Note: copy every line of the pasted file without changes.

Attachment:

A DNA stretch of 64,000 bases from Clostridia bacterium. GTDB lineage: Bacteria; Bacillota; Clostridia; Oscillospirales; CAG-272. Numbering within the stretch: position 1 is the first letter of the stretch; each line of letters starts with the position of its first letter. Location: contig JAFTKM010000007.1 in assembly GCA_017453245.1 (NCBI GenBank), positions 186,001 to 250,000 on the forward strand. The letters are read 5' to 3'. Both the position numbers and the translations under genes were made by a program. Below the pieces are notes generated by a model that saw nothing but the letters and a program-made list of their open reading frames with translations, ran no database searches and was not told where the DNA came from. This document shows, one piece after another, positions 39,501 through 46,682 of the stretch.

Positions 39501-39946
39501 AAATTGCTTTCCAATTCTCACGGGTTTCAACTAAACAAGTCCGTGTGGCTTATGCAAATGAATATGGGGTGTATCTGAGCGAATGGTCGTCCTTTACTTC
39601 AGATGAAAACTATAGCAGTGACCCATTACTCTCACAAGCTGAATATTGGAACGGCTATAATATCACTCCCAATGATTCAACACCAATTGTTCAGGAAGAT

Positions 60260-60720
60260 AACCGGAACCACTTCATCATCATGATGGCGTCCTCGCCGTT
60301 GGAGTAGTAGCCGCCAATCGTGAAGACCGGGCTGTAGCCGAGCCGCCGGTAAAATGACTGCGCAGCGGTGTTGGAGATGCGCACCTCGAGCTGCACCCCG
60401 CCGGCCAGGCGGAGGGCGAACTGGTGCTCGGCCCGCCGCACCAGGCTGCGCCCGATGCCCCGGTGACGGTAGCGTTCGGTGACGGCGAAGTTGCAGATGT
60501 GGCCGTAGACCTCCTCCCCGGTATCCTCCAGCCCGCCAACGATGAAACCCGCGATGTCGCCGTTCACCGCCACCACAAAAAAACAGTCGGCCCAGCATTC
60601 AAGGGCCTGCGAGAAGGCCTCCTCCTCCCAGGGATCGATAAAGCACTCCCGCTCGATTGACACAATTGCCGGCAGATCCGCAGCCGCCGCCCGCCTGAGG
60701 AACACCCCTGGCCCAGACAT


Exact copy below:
A DNA stretch of 64,000 bases from Clostridia bacterium. GTDB lineage: Bacteria; Bacillota; Clostridia; Oscillospirales; CAG-272. Numbering within the stretch: position 1 is the first letter of the stretch; each line of letters starts with the position of its first letter. Location: contig JAFTKM010000007.1 in assembly GCA_017453245.1 (NCBI GenBank), positions 186,001 to 250,000 on the forward strand. The letters are read 5' to 3'. Both the position numbers and the translations under genes were made by a program. Below the pieces are notes generated by a model that saw nothing but the letters and a program-made list of their open reading frames with translations, ran no database searches and was not told where the DNA came from. This document shows, one piece after another, positions 39,501 through 46,682 of the stretch.

Positions 39501-39946
39501 AAATTGCTTTCCAATTCTCACGGGTTTCAACTAAACAAGTCCGTGTGGCTTATGCAAATGAATATGGGGTGTATCTGAGCGAATGGTCGTCCTTTACTTC
39601 AGATGAAAACTATAGCAGTGACCCATTACTCTCACAAGCTGAATATTGGAACGGCTATAATATCACTCCCAATGATTCAACACCAATTGTTCAGGAAGAT

Positions 60260-60720
60260 AACCGGAACCACTTCATCATCATGATGGCGTCCTCGCCGTT
60301 GGAGTAGTAGCCGCCAATCGTGAAGACCGGGCTGTAGCCGAGCCGCCGGTAAAATGACTGCGCAGCGGTGTTGGAGATGCGCACCTCGAGCTGCACCCCG
60401 CCGGCCAGGCGGAGGGCGAACTGGTGCTCGGCCCGCCGCACCAGGCTGCGCCCGATGCCCCGGTGACGGTAGCGTTCGGTGACGGCGAAGTTGCAGATGT
60501 GGCCGTAGACCTCCTCCCCGGTATCCTCCAGCCCGCCAACGATGAAACCCGCGATGTCGCCGTTCACCGCCACCACAAAAAAACAGTCGGCCCAGCATTC
60601 AAGGGCCTGCGAGAAGGCCTCCTCCTCCCAGGGATCGATAAAGCACTCCCGCTCGATTGACACAATTGCCGGCAGATCCGCAGCCGCCGCCCGCCTGAGG
60701 AACACCCCTGGCCCAGACAT